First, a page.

CBC's Cashore suggests he would not testify voluntarily.
This little nugget, reported on TV yesterday by CTV’s Bob Fife and Globe and Mail reporter Brian Laghi, appears to have flown under the radar:
“Actually Lloyd, the Liberals tried to block Mr. Mulroney’s appearance until late January, after the independent investigator sets the terms of reference for a public inquiry. They were afraid that if he shows up Thursday and he shows he didn’t do anything illegal, that the public inquiry wouldn’t be held. The NDP wouldn’t go along with this.”
--Bob Fife, CTV News, December 6
Presumably, this discussion took place at the in-camera meeting of the committee’s steering committee, after Karlheinz Schreiber gave his testimony Thursday.
Video of Fife’s report is here (titled “CTV News: Ottawa Bureau Chief Robert Fife reports 3:21”). The above comment starts around the 2:40 mark.
The Globe’s Laghi also mentioned the Liberals’ attempt to delay Mulroney’s testimony, on “Mike Duffy Live,” but video is not available.
Interesting. The party that insisted on having the ethics committee conduct hearings and got Schreiber out of jail with a rarely-used Speaker’s warrant – all while knowing that a public inquiry is coming – tried to delay the appearance of one of the key witnesses after only three days of hearings.
Another interesting shoe yet to drop in this story is whether the journalists of interest, such as Stevie Cameron and “Fifth Estate” journalists Linden MacIntyre and Harvey Cashore, will testify before the committee or a public inquiry.
Cashore appeared on TVO’s “The Agenda” last night, and suggested he would not testify voluntarily, but demurred when host Steve Paikin asked him what he would do if served with a Speaker’s warrant:
Paikin: You know who else they [the committee] wanna call (points to Cashore).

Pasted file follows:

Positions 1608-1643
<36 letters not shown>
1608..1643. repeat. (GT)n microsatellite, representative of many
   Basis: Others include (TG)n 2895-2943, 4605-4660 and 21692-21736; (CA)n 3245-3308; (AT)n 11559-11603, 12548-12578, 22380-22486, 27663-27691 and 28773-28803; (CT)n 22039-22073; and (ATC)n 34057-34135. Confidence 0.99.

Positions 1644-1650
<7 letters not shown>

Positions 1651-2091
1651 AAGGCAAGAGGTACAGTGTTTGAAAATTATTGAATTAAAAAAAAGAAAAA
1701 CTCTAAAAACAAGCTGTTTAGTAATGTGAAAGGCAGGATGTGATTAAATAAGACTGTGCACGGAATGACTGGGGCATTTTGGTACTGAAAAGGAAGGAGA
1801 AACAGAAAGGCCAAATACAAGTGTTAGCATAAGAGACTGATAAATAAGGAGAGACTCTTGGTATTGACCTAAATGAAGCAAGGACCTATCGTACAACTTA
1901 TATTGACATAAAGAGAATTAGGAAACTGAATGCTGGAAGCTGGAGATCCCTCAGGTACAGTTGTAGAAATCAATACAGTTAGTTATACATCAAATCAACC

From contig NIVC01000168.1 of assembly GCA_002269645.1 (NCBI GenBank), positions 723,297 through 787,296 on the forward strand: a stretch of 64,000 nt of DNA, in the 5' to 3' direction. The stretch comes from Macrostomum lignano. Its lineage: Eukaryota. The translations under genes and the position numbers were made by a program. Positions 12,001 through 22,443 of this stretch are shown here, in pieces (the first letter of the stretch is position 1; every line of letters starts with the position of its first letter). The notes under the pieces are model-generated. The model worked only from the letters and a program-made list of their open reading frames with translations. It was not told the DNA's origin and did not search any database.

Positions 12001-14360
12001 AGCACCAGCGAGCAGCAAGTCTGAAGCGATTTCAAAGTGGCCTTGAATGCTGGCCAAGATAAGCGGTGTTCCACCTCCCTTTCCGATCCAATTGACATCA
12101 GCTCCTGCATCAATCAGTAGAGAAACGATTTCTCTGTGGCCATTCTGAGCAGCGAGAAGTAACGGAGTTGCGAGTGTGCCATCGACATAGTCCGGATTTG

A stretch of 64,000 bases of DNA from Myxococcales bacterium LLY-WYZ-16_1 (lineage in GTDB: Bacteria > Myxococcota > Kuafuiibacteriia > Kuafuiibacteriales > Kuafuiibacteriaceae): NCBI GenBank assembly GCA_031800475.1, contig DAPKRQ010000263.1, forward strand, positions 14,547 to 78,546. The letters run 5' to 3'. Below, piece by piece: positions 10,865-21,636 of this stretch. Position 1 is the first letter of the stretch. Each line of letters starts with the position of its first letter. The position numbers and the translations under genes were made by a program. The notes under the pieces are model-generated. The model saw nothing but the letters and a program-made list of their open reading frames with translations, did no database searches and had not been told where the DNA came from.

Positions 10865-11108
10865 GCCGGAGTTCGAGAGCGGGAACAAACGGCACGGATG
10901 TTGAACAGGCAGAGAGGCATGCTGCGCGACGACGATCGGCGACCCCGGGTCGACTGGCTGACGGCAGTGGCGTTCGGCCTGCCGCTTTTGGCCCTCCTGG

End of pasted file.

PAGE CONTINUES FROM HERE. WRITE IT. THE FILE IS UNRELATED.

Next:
Cashore: Uhm, me. Yeah. (laughs)
Paikin: They wanna call you. Are you prepared for that?
Cashore: Well, I’ve gotta, you know, think about what that means. My job as a journalist is not to go speaking to, you know, to be a function or an arm of a committee like that. My stories speak for themselves. So I would say what I’m excited about is they have the power to subpoena people who I couldn’t talk to. Let’s hear what they have to say.
Paikin: I’m sure you’re thrilled about that. But what happens when the Speaker issues his warrant to get you and put your butt in that chair? You gonna go?
Cashore: Well, we’ll have to see what happens. We’ll have to see.
Paikin: We’ll have to see what happens? What kind of answer is that?
Cashore: (laughs) I’m being a politician!
A link to video of the December 6th show is here. The above exchange is about three-quarters through (there is no time counter on the video).
My guess is that no reporter will appear voluntarily before the committee or inquiry, and would fight a Speaker’s warrant in court.
But it would be interesting to see whether the committee would even take steps to obtain Speaker’s warrants for journalists. Stay tuned.